Ohio Foundry Explosion
On February 20th around 2pm an explosion erupted at the I. Schumann & Co. Foundry in Bedford, Ohio. The foundry recycles scrap metal into bronze and brass ingots and pellets. Fire officials say the cause of the explosion is under investigation by state and federal authorities but it appears the blast originated near a kettle-like piece of equipment which holds molten metals before being poured into molds.
The blast was so severe an entire wall on the northern side of the foundry was completely blown off, part of the roof was blown off, debris littered the ground hundreds of yards away including bricks, steel beams, rebar, and other large metal objects. Several vehicles across the street caught fire and some were crushed by the flying debris.
According to Captain DiRocco of the Oakwood Village Fire Department this was the largest fire the village has ever seen. 14 fire departments and more than 60 firefighters responded to the scene, they rescued several from inside the foundry, but DiRocco commented that many burn victims were walking up to firefighters wounded. In total, 14 individuals were treated for severe injuries, mostly burns, and one man passed as a result of the incident. The employee who did not make it was Steven Mullins, an employee of nearly 30 years who worked in the plant’s maintenance department.
I. Schumann & Co. is in the 4th generation of family ownership since the business opened in 1917. They released a statement that they are committed to ensuring employees receive the proper medical care and investigators are supported to determine the cause of this incident.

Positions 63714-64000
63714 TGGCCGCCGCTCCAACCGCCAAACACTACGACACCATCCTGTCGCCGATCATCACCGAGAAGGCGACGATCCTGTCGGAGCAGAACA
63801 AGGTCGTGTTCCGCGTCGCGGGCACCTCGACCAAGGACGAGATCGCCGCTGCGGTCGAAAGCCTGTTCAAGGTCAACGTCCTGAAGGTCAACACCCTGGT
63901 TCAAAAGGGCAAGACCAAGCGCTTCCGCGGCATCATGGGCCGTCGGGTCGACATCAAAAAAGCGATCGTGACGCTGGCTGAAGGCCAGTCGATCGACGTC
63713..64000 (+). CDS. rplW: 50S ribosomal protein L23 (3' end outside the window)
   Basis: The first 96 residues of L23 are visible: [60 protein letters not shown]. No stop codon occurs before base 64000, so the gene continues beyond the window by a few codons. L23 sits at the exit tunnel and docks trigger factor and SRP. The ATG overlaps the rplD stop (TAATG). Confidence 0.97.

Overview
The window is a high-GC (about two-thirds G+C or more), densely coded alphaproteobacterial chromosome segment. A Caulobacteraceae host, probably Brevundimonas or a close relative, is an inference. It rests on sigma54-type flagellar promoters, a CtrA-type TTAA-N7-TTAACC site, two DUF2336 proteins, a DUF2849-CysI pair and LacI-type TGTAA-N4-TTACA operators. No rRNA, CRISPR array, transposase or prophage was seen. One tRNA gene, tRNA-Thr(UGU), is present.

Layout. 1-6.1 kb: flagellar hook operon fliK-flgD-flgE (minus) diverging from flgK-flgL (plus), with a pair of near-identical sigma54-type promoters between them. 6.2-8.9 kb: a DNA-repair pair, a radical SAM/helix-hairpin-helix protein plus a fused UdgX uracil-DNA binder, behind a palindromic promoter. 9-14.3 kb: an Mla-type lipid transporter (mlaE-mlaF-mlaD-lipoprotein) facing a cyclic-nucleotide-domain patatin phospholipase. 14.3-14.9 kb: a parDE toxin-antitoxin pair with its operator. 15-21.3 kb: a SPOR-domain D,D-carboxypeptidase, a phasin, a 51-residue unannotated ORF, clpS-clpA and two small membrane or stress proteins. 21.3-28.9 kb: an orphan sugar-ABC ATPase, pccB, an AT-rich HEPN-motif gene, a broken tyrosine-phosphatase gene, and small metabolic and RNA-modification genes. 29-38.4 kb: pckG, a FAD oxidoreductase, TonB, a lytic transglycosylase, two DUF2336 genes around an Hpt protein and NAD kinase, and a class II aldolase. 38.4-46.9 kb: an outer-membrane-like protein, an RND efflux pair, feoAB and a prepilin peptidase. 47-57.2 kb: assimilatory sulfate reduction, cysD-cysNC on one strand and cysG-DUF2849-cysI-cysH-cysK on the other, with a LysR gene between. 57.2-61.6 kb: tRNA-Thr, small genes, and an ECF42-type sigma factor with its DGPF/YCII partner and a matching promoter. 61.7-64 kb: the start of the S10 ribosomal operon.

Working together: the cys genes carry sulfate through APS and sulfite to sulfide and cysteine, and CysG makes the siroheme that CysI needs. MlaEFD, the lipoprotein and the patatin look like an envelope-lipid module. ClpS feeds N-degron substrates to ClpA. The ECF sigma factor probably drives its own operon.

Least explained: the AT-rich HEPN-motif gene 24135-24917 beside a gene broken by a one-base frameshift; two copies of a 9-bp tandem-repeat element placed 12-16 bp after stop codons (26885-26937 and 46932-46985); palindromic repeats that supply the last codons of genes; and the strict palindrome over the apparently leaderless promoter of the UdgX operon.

Firefighters believe the investigation may take a while considering they are still working with structural engineers to determine if the interior of the building is safe to enter. The State Fire Marshal released an official statement later that day, he believes the explosion was not the result of a criminal act and noted the Hillcrest-Heights Regional Investigation Unit, the Bureau of Alcohol, Tobacco, Firearms, and Explosives, and the Public Utilities Commission of Ohio are all assisting in the investigation.
Officials with the Ohio Environmental Protection Agency and the Occupational Safety and Health Administration were also on scene and are investigating the incident as well. At this time the EPA did not feel there was a reason to evacuate the area despite residents reporting strong smells of burning oil and large smoke plumes that showed up on weather radars.
DiRocco noted the plant underwent annual fire inspections and, “The building was in good standing. They have been in the village for a very long time. Any time they have had a violation – even if it is a small one – they have fixed whatever it is.”
However, larger violations were disclosed in several news reports about the incident. In 2019 OSHA fined I. Schumann & Co. after investigators reported an employee suffered third degree burns to his chest and back after molten metal was spilled on his clothing which were not fire resistant nor fire retardant. The molten metal splashed on the employees clothing and lit them on fire.
Then in 2022 OSHA cited the company after employees were exposed to lead at concentrations greater than 50 micrograms per cubic meter of air over a period of 8 hours. According to federal documents these incidents are still being settled with the company.
The Ohio EPA also noted that 11 violations were found that related to the storage and disposal of hazardous waste. The company responded with a detailed plan to fix the issues.
In the coming weeks, officials conducting investigations will likely come to some sort of conclusion as to what triggered the Ohio Foundry Explosion. For now, we hope those injured will be able to recover and receive the support they need from the company while the plant is no longer in operating condition.
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